> can tune it so that most of that should be available to the processes
> (?).

include/asm-i386/page.h has the key to this partitioning:

/*
* This handles the memory map.. We could make this a config
* option, but too many people screw it up, and too few need
* it.
*
* A __PAGE_OFFSET of 0xC0000000 means that the kernel has
* a virtual address space of one gigabyte, which limits the
* amount of physical memory you can use to about 950MB.
*
* If you want more physical memory than this then see the CONFIG_HIGHMEM4G
* and CONFIG_HIGHMEM64G options in the kernel configuration.
*/

#define __PAGE_OFFSET (0xC0000000)

Whether you could simply bump __PAGE_OFFSET up to (say) 0xE0000000
and get 3.5GB of user-addressable memory I have no idea, but this is
where you'd have to start.

Also keep in mind the distinction between virtual and physical
addresses. A process has virtual addresses that must fit into 32
bits, so 4GB is the most that can be addressed without remapping part
of virtual space to some other physical space.

Also of interest is Chapter 3 of "IA-32 Intel Architecture Software
Developer's Manual Volume 3: System Programming Guide", which you can
find at http://developer.intel.com/design/PentiumIII/manuals/

Keep in mind that Linux uses the flat (unsegmented) model.

PAE extends physical addresses only (to 36 bits), and does nothing
for virtual space.
From: Andi Kleen
Subject: Re: What is the truth about Linux 2.4's RAM limitations?

> * And, what (if any) paramaters can effect this (recompiling the app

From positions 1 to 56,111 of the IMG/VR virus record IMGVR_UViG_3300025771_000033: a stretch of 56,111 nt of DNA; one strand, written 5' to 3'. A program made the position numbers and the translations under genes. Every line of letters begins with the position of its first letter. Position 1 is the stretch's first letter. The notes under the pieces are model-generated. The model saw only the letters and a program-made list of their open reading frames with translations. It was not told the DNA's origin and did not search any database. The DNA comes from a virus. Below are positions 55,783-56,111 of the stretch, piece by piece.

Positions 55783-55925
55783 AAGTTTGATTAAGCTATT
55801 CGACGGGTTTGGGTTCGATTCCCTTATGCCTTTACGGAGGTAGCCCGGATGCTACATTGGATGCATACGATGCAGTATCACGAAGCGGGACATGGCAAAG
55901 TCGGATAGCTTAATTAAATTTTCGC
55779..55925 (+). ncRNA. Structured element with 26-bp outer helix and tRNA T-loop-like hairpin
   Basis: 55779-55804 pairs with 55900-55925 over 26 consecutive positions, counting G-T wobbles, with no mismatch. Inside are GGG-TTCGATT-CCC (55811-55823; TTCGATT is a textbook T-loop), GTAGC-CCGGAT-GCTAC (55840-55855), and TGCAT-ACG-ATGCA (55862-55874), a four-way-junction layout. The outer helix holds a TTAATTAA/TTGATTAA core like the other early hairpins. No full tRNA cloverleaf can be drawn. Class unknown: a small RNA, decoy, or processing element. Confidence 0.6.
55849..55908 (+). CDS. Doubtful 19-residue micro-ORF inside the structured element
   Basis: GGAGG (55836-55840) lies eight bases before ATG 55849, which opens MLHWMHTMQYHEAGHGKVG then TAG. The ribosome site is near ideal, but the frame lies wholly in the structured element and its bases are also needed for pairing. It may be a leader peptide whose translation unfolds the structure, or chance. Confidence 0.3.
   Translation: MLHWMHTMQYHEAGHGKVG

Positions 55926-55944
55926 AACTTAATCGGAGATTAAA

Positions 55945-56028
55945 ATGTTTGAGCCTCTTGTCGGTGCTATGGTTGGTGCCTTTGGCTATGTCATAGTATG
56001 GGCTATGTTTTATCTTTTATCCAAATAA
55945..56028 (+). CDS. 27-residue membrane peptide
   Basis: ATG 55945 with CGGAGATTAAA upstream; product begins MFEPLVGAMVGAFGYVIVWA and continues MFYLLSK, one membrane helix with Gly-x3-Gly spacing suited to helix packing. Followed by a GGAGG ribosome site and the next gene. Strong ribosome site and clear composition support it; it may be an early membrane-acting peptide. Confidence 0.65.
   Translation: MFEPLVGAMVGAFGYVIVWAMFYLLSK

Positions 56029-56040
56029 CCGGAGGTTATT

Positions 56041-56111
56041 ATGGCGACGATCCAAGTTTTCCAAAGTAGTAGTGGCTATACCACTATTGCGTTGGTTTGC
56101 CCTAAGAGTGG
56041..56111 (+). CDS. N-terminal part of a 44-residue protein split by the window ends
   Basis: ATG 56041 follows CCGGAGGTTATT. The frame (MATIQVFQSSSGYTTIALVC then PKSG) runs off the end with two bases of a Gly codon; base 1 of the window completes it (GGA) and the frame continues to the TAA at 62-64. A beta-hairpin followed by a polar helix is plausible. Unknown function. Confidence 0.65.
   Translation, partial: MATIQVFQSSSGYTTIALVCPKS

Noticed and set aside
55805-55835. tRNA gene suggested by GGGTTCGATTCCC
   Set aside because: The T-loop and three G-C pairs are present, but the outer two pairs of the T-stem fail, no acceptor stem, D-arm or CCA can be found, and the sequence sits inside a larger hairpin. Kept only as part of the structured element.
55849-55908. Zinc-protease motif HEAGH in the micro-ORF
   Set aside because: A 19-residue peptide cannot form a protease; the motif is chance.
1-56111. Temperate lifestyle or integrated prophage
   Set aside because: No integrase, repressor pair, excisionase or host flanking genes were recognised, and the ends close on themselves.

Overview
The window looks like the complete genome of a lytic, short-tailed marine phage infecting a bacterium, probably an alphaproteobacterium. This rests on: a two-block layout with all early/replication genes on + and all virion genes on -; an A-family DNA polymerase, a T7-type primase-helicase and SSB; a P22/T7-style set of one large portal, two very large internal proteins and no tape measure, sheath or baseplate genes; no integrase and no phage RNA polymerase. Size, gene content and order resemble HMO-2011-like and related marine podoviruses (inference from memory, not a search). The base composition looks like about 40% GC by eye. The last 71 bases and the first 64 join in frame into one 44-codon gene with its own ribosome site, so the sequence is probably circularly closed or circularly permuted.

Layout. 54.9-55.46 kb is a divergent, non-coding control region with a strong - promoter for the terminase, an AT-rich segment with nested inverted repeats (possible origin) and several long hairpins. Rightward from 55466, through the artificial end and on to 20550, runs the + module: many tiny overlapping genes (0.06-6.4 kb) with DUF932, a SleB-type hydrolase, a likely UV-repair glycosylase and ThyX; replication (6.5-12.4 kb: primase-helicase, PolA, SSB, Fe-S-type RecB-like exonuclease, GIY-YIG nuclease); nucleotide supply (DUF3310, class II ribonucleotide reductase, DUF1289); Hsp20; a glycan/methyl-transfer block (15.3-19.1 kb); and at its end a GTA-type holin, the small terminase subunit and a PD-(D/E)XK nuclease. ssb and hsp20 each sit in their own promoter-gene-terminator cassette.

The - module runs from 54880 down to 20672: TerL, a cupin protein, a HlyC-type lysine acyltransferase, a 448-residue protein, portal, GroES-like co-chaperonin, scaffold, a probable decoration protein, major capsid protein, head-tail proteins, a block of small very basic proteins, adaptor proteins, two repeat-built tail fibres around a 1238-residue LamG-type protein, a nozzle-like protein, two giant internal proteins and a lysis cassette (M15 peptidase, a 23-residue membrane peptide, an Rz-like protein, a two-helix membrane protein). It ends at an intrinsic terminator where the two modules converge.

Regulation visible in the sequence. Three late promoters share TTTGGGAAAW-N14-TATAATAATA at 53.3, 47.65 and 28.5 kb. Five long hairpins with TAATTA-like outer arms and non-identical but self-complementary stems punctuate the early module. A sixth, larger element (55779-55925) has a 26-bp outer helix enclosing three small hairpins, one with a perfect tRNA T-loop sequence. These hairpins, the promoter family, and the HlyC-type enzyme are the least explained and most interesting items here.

> etc)?

The kernel parameter is a constant called __PAGE_OFFSET which you can
set. You also need to edit arch/i386/vmlinux.lds

The reason why your simulation stopped at 2.3GB is likely that the malloc
allocation hit the shared libraries (check with /proc/<pid>/maps). Ways
around that are telling malloc to use mmap more aggressively (see the
malloc documentation in info libc) or moving the shared libraries up
by changing a kernel constant called TASK_UNMAPPED_BASE.
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Re: 为什么我系统是32位的Ubuntu却能用上4G内存?

#14

帖子 东方不坏 » 2011-04-28 11:37

oneleaf 写了:有一个来自邮件列表的非常古老(2001年)的讨论可以解释下细节:
From: Albert D. Cahalan
Subject: Re: What is the truth about Linux 2.4's RAM limitations?

> RAM)but we had problems with process dying right around 2.3GB (according
> to top).

Out of 3 GB, you had 2.3 GB used and 0.7 GB of tiny chunks of
memory that were smaller than what you tried to allocate.

> * What is the maximum amount of RAM that a *single* process can address